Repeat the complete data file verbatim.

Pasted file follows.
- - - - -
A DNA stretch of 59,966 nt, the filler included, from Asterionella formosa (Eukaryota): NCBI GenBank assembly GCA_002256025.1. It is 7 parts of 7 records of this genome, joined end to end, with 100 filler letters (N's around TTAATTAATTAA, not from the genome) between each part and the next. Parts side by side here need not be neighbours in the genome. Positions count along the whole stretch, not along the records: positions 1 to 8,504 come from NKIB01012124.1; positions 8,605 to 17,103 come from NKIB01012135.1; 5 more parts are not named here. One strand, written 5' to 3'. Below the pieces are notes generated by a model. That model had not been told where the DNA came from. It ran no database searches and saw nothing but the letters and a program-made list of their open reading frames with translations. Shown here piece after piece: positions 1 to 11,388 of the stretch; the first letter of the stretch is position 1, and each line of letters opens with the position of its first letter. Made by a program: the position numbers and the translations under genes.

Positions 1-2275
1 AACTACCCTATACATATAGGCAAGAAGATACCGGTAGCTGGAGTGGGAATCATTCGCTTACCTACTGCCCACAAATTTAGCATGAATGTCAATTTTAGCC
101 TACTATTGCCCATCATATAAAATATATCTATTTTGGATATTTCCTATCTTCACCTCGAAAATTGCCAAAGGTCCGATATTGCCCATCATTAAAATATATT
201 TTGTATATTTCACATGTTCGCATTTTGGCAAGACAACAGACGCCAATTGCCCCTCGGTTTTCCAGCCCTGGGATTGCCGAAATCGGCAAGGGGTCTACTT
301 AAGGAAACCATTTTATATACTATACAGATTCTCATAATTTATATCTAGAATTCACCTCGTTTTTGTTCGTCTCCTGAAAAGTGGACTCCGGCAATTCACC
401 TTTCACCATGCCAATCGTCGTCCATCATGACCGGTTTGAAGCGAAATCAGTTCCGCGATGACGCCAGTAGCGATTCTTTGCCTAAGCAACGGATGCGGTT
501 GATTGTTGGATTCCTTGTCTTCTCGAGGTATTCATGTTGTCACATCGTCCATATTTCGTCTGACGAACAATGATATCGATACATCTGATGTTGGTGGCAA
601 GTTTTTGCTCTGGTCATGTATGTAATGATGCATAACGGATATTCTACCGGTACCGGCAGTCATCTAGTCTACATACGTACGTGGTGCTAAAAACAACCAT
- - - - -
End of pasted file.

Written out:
A DNA stretch of 59,966 nt, the filler included, from Asterionella formosa (Eukaryota): NCBI GenBank assembly GCA_002256025.1. It is 7 parts of 7 records of this genome, joined end to end, with 100 filler letters (N's around TTAATTAATTAA, not from the genome) between each part and the next. Parts side by side here need not be neighbours in the genome. Positions count along the whole stretch, not along the records: positions 1 to 8,504 come from NKIB01012124.1; positions 8,605 to 17,103 come from NKIB01012135.1; 5 more parts are not named here. One strand, written 5' to 3'. Below the pieces are notes generated by a model. That model had not been told where the DNA came from. It ran no database searches and saw nothing but the letters and a program-made list of their open reading frames with translations. Shown here piece after piece: positions 1 to 11,388 of the stretch; the first letter of the stretch is position 1, and each line of letters opens with the position of its first letter. Made by a program: the position numbers and the translations under genes.

Positions 1-2275
1 AACTACCCTATACATATAGGCAAGAAGATACCGGTAGCTGGAGTGGGAATCATTCGCTTACCTACTGCCCACAAATTTAGCATGAATGTCAATTTTAGCC
101 TACTATTGCCCATCATATAAAATATATCTATTTTGGATATTTCCTATCTTCACCTCGAAAATTGCCAAAGGTCCGATATTGCCCATCATTAAAATATATT
201 TTGTATATTTCACATGTTCGCATTTTGGCAAGACAACAGACGCCAATTGCCCCTCGGTTTTCCAGCCCTGGGATTGCCGAAATCGGCAAGGGGTCTACTT
301 AAGGAAACCATTTTATATACTATACAGATTCTCATAATTTATATCTAGAATTCACCTCGTTTTTGTTCGTCTCCTGAAAAGTGGACTCCGGCAATTCACC
401 TTTCACCATGCCAATCGTCGTCCATCATGACCGGTTTGAAGCGAAATCAGTTCCGCGATGACGCCAGTAGCGATTCTTTGCCTAAGCAACGGATGCGGTT
501 GATTGTTGGATTCCTTGTCTTCTCGAGGTATTCATGTTGTCACATCGTCCATATTTCGTCTGACGAACAATGATATCGATACATCTGATGTTGGTGGCAA
601 GTTTTTGCTCTGGTCATGTATGTAATGATGCATAACGGATATTCTACCGGTACCGGCAGTCATCTAGTCTACATACGTACGTGGTGCTAAAAACAACCAT